New Electric Shower Problem - Please Help

My new Mira Electric shower (Mira Azora 9.8Kw) has recently been
installed in my bathroom. It is fed from the cold mains water supply,
has the correct fuse (45amps) and the correct power cable.
When we switched it on for the 1st time we encountered 2 problems.
1) The water comes cold (no matter what settings I use on the shower)
2) the preassure flow from the shower seems low.
I rang my water company who infomred my the water pressure in my house
should be 1.5 bars (the minimum requirement for the shower is (0.7
Please could you help me in identifying why I might be getting the 2
problems above (and if they are related)?
i.e. would the lower water pressure stop the water from heating
I have the Mira engineer coming in the next few days but dont want him
to fob me off and say theres nothing wrong with shower unit and its to
do wih my water pressure. Regardless of this the water should still be
coming hot because it is a thermostatic shower..... correct??
Reply to
Just because they say it *should* be 1.5 bars it doesn't mean to say that's what you have got.
What's the flow rate like? It would be worth measuring that... measure the time it takes to fill a container of known volume in the kitchen sink (which should give you the optimum flow rate in the house); and compare that to what you are getting from the shower head, and report back here.
By the way, is your shower connected directly to the mains? Or is it fed from a storage cistern eg in the roof? Because if it's not fed from the mains it's completely irrelevant what the mains pressure is.
Reply to
Hi David
The shower is definetly connected to the mains (not via the storage tank in the loft).
I have recently re-installed my whole bathroom (including sink) and the water flow from the new sink and shower is definetly less then what I had before. The flow to my kitchen sink was also fairly strong though I cannot check this yet as I am having my kitchen re-fitted and the sink has been disconnected. It should go back on tomorrow. so I will check the various flows and report back.
But would a slowers flow affect it's inability to even heat the water?
Reply to
Thus spake bhavdeep (bhavdeep unto the assembled multitudes:
This might seem a really stupid and patronising question, but is there an isolator switch for the shower, and is that switched on? My mum's shower exhibited exactly the same symptoms when I used it, and then I remembered the isolator switch...
Reply to
quoted text -
The various electric showers I've used over the years have all had a flow rate cut-out to disconnect the shower's heater elements from the electricity supply if the water pressure is too low.
Reply to
Hi you say you recently refitted the bathroom and are having work done elsewhere on the plumbing. Did you (or your plumber ) flush the cold feed after this work?? Had many similar problems when the feed filter was clogged with rubbish from a new install. If all else fails disconnect the shower cold feed and check the flow into the shower.(you should have a service valve fitted so should be prety simple) . Oh! is the service valve fully open.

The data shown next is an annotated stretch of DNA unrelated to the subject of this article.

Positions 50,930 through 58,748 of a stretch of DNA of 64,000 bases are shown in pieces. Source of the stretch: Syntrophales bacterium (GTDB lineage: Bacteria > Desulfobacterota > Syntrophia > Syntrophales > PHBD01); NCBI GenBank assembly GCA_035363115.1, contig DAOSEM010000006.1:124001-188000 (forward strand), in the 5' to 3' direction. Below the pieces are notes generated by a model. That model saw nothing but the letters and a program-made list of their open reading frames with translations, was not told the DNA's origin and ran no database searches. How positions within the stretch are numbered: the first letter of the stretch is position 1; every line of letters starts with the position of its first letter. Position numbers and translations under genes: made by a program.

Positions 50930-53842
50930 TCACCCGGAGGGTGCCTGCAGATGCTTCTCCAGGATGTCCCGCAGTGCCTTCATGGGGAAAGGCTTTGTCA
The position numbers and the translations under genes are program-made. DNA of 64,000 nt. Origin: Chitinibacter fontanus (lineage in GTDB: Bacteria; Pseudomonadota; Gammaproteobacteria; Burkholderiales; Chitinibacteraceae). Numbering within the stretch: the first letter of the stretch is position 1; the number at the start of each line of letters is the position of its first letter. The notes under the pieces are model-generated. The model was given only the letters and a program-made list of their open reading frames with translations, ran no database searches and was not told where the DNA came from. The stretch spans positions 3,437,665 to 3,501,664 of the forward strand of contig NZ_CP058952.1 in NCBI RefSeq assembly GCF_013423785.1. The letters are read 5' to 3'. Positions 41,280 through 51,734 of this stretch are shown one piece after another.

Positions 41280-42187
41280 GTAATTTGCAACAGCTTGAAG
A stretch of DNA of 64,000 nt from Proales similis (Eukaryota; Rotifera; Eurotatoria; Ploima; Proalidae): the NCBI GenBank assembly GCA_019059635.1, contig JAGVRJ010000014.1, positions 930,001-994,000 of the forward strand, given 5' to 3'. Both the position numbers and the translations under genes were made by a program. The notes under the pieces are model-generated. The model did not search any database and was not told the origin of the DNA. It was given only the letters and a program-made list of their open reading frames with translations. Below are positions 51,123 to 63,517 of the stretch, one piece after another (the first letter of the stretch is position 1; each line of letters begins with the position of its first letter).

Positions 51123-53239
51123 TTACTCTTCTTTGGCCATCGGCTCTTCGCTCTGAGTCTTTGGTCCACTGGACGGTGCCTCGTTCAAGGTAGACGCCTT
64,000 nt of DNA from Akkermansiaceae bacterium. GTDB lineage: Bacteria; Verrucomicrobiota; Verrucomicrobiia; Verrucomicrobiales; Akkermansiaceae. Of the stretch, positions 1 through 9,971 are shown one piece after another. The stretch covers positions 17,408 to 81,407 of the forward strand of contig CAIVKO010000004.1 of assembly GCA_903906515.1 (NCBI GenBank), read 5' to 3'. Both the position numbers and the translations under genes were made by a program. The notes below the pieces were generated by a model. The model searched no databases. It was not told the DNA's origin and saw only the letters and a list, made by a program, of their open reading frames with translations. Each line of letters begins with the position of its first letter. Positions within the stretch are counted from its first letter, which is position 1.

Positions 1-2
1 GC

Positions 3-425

Reply to
Hi All
Thanks for all your suggestions
Please see below answers to your recent questions:
- There is no seperate isolator switch for the shower. The power is being sourced directly from the main fuse box - The stopclock is fully open. In fact I closed it yetserday evening, drianed the water and re-opened the clockstop. This did not make a difference. - There is no other plumbing work taking place. Theres a new sink to be fitted in the kitchen. At the moment the kitchens main water pipe has a stopper on it until the sink gets fitted. - I will get the installer to disconnect the shower cold feed and check the flow into the shower. (t.b.c.) - Will also confirm if the service valve is fully open. (t.b.c.)
Reply to
The really cheapo ones - like the 60 quid jobbie fitted at home don't have this solenoid, confused the hell out of SWMBO first time she used it - her normal method is to cut the power via the pull switch to stop the water - but it has no effect on this shower, water flow continues with no power.
Reply to
Might be worth a look at the manual here:
The parts about commissioning and cleaing the inlet filter in particular.
cheers, Pete.
Reply to
Pete C
All thank you for your help and suggestions.
My problem has now been recitified. The probem was not the isolator switch. This had been fitted.
The issue was that because the water pressure was low it was not triggering the shower to heat the water due to lack of pressure. We then identified that the shower had been connected to the water pipe coming down from the water tank in the loft (not the mains) hence why the pressure was low. My installer then re-coneccted the shower from the 'mains' water pipe which prodcued enough water pressure to heat the shower. :-)
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